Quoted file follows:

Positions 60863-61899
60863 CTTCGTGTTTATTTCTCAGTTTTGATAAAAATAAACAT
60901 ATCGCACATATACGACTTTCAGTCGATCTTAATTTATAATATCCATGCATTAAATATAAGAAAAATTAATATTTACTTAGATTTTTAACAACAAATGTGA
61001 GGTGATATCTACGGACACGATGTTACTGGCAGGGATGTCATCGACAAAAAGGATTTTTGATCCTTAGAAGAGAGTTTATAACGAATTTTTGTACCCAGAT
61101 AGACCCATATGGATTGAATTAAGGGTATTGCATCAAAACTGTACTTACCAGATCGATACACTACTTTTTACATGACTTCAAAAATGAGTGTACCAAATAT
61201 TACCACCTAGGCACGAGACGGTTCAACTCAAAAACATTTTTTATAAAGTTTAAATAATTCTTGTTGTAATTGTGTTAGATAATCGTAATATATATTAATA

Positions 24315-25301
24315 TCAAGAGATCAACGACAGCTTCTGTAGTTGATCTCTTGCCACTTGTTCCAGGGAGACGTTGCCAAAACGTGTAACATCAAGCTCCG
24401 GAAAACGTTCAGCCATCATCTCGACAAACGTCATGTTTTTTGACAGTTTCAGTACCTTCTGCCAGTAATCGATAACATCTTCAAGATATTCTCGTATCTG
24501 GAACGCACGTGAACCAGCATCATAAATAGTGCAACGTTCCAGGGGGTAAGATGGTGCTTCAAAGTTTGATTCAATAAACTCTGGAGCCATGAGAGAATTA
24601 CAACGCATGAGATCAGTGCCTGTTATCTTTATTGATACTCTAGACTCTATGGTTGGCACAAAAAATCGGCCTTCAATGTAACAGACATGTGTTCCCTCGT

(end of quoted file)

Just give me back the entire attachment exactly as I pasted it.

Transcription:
Positions 60863-61899
60863 CTTCGTGTTTATTTCTCAGTTTTGATAAAAATAAACAT
60901 ATCGCACATATACGACTTTCAGTCGATCTTAATTTATAATATCCATGCATTAAATATAAGAAAAATTAATATTTACTTAGATTTTTAACAACAAATGTGA
61001 GGTGATATCTACGGACACGATGTTACTGGCAGGGATGTCATCGACAAAAAGGATTTTTGATCCTTAGAAGAGAGTTTATAACGAATTTTTGTACCCAGAT
61101 AGACCCATATGGATTGAATTAAGGGTATTGCATCAAAACTGTACTTACCAGATCGATACACTACTTTTTACATGACTTCAAAAATGAGTGTACCAAATAT
61201 TACCACCTAGGCACGAGACGGTTCAACTCAAAAACATTTTTTATAAAGTTTAAATAATTCTTGTTGTAATTGTGTTAGATAATCGTAATATATATTAATA

Positions 24315-25301
24315 TCAAGAGATCAACGACAGCTTCTGTAGTTGATCTCTTGCCACTTGTTCCAGGGAGACGTTGCCAAAACGTGTAACATCAAGCTCCG
24401 GAAAACGTTCAGCCATCATCTCGACAAACGTCATGTTTTTTGACAGTTTCAGTACCTTCTGCCAGTAATCGATAACATCTTCAAGATATTCTCGTATCTG
24501 GAACGCACGTGAACCAGCATCATAAATAGTGCAACGTTCCAGGGGGTAAGATGGTGCTTCAAAGTTTGATTCAATAAACTCTGGAGCCATGAGAGAATTA
24601 CAACGCATGAGATCAGTGCCTGTTATCTTTATTGATACTCTAGACTCTATGGTTGGCACAAAAAATCGGCCTTCAATGTAACAGACATGTGTTCCCTCGT